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Ippudo [New York]

Ippudo [New York]
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  • Ippudo [New York]

    Post #1 - January 24th, 2010, 1:48 pm
    Post #1 - January 24th, 2010, 1:48 pm Post #1 - January 24th, 2010, 1:48 pm
    If you read about the highly anticipated arrival of Ippudo to the American shores from all the Sino-slurpin’ fools awhile back, you’d have thought they were talking about the Second Coming. From afar, you could see why. The self-described “Ramen King”, Shigemi Kawahara, hails from ramen ground-zero, the Fukuoka Prefecture of Southern Japan. Kawahara won the TV Champion Ramen competition three times and was entered into the Ramen Hall of Fame. Although several of his ramen shops exist throughout Japan, his original noodle shop is located near the town of Hakata.

    Ippudo carefully, patiently, and thoughtfully entered the American market in April of 2008 in New York. (We went last October.) When we arrived at the door a few minutes before they opened, we could see the all-staff huddle/pep rally inside, preparing for the onslaught of ramen lovers. The operation is a well-oiled machine that seems to have a mission to create an inviting and upbeat atmosphere, much in the same vein as any self-respecting izakaya would attempt to do.

    Ippudo is unlike other ramen shops I’ve been to, and I’m quite sure that is their intention. Historically, ramen noodle shops were often considered dirty as well as depressing to many Japanese. The Ramen King’s long-term objective was to create an environment that would make Japanese women comfortable as well as eager to enjoy a great bowl of noodles…even solo. Apparently he was successful with this dream, having at this point over 50 locations throughout Japan. Ippudo New York has created a Jerry Kleiner-Marche circus-like ambiance, trying to keep things light, happy, and shiny for their largely upscale clientele. On initial inspection, you would almost guarantee that a good bowl of ramen would be an impossibility here.

    We opted for Ippudo’s two most popular ramen offerings:

    the Shiromaru Hakata Classic is made with slices of chashu (Berkshire pork), kikurage, red pickled ginger, menma, tamago, sesame & scallion and added a honjyuku (molten) egg for good measure.

    Image
    Although the base broth was luscious and multi-layered— one of the most thoughtful tonkotsu broths I’ve ever had anywhere—the other elements of the bowl brought down the overall effort. I’m a total sucker for a thinner, squarish Hakata-style noodle but these noodles lacked character (i.e bland) and were a tad overcooked. For my palate, the chashu was a touch dried-out, lacking a desirable level of fattiness. Most likely, this was not pork belly but some other less-fatty cut and was perhaps an intentional move on their part.

    The biggest and most significant complaint I had about this bowl was its overall construction with its anemic amount of toppings. For example, if you note the tamago, the dreaded gray ring shows that it was clearly overcooked. Compare that to the beauty of a perfectly cooked egg like the one found at Gardena Ramen in Gardena, California:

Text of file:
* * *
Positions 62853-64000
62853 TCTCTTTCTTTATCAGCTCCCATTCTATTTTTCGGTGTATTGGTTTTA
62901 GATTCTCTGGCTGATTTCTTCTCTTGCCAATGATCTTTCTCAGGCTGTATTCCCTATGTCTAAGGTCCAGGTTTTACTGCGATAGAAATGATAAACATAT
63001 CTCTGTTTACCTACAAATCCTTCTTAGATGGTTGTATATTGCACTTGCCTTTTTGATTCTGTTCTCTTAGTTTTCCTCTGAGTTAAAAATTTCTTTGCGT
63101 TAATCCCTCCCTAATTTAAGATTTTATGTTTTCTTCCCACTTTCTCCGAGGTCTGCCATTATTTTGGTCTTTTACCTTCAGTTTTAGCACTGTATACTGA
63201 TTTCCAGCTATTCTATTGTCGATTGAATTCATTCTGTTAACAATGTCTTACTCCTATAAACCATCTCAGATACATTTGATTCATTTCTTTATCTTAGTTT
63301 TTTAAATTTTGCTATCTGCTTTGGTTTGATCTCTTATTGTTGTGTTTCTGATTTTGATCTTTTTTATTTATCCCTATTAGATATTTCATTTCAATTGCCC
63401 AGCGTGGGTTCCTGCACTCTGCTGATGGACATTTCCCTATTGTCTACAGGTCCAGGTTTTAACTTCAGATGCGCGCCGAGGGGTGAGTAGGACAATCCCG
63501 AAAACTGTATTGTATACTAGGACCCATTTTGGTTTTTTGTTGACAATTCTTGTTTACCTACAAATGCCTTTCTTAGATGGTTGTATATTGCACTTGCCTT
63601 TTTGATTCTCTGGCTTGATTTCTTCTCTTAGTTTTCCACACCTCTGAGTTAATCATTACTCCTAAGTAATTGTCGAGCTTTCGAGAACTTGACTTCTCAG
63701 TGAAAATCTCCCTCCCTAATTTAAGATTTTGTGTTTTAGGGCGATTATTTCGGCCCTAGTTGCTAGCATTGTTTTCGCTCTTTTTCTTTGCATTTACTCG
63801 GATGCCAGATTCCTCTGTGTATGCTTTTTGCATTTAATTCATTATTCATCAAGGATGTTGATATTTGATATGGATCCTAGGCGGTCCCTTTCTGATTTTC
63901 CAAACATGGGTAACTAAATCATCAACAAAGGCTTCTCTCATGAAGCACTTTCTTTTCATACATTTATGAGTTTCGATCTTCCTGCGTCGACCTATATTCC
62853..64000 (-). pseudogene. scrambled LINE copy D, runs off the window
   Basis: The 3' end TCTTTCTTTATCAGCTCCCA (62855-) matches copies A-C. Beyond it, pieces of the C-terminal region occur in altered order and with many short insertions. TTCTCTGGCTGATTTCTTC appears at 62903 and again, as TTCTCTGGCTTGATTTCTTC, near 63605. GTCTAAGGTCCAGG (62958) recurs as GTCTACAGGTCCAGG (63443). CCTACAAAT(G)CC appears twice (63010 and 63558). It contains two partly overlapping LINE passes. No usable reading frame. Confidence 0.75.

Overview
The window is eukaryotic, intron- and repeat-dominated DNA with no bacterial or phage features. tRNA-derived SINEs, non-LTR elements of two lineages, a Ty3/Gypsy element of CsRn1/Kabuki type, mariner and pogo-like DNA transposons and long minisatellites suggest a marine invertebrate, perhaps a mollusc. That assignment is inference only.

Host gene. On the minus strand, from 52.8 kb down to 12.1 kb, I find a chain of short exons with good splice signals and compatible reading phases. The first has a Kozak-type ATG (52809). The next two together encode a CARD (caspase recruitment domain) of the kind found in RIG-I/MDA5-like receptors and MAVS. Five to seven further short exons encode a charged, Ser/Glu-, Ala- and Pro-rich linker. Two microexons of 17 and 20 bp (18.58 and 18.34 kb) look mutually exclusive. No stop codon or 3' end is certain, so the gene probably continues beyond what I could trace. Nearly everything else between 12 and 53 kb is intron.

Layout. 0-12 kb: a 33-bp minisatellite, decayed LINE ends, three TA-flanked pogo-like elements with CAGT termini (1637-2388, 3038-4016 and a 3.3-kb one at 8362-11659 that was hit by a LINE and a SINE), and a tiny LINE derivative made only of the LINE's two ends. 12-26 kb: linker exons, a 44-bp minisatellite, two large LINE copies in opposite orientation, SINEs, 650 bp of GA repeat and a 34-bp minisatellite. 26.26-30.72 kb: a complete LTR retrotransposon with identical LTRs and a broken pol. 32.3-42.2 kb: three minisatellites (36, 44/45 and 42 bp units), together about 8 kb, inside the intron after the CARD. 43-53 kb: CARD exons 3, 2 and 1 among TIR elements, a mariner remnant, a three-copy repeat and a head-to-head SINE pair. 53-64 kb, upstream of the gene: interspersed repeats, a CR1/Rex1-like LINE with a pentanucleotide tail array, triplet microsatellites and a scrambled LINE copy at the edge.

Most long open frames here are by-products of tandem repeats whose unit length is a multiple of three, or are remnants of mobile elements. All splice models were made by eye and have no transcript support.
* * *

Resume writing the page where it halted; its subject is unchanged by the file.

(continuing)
Image
    Execution in many seemingly small and insignificant ways such as this distinguish between an excellent bowl of ramen and something less.

    We also had their signature tonkotsu, Akamaru Shin-aji, which is topped with some sort of “special sauce”, miso paste, and a highly fragrant garlic oil. Chasu (Berkshire pork), cabbage, onions, kikurage & scallion are also included. Again, we added the honjyuku as well. Of the two styles of ramen we tried, the table concensus was this was the superior bowl because of the coupling of their solid base tonkotsu broth along with the other innovative and modern ingredients they added to it. Because I ordered the Shiromaru Hakata Classic and am not one to readily share things like bowl of soup communally, more for reasons of oneness with the dish than any sanitary concerns, I can’t give more details but those who did seemed to really love it. One or two spoonfuls of soup does not an opinion make, however trixie, who is not a ramen-nut like me, finished her bowl with relish, which she almost never does. Her comments were that the broth was seasoned perfectly, starting off subtly and building on itself throughout the meal until the last bite felt like it was pushing the seasoning threshold but never stepping over the line into salt-fatigue. Her noodles were not over cooked, and her chasu was fatty and moist.

    Image

    Initially, I had a real hard time getting over thoughts that Ippudo was concentrating mainly on ambiance and less with what was going into the bowl. But looking back on the whole experience, I realize that Ippudo, for what they were going for, is a fun, trendy place that is shooting to be something more than just what hardcore ramen-eatin’ purists are after and is trying to attract a larger, more-diverse cross-section of the Manhattan crowd, from Japanese tourist to local foodies. Personally, I don’t care much for the pomp but I suspect that many will appreciate its well thought out business model and its overall high level of noodling.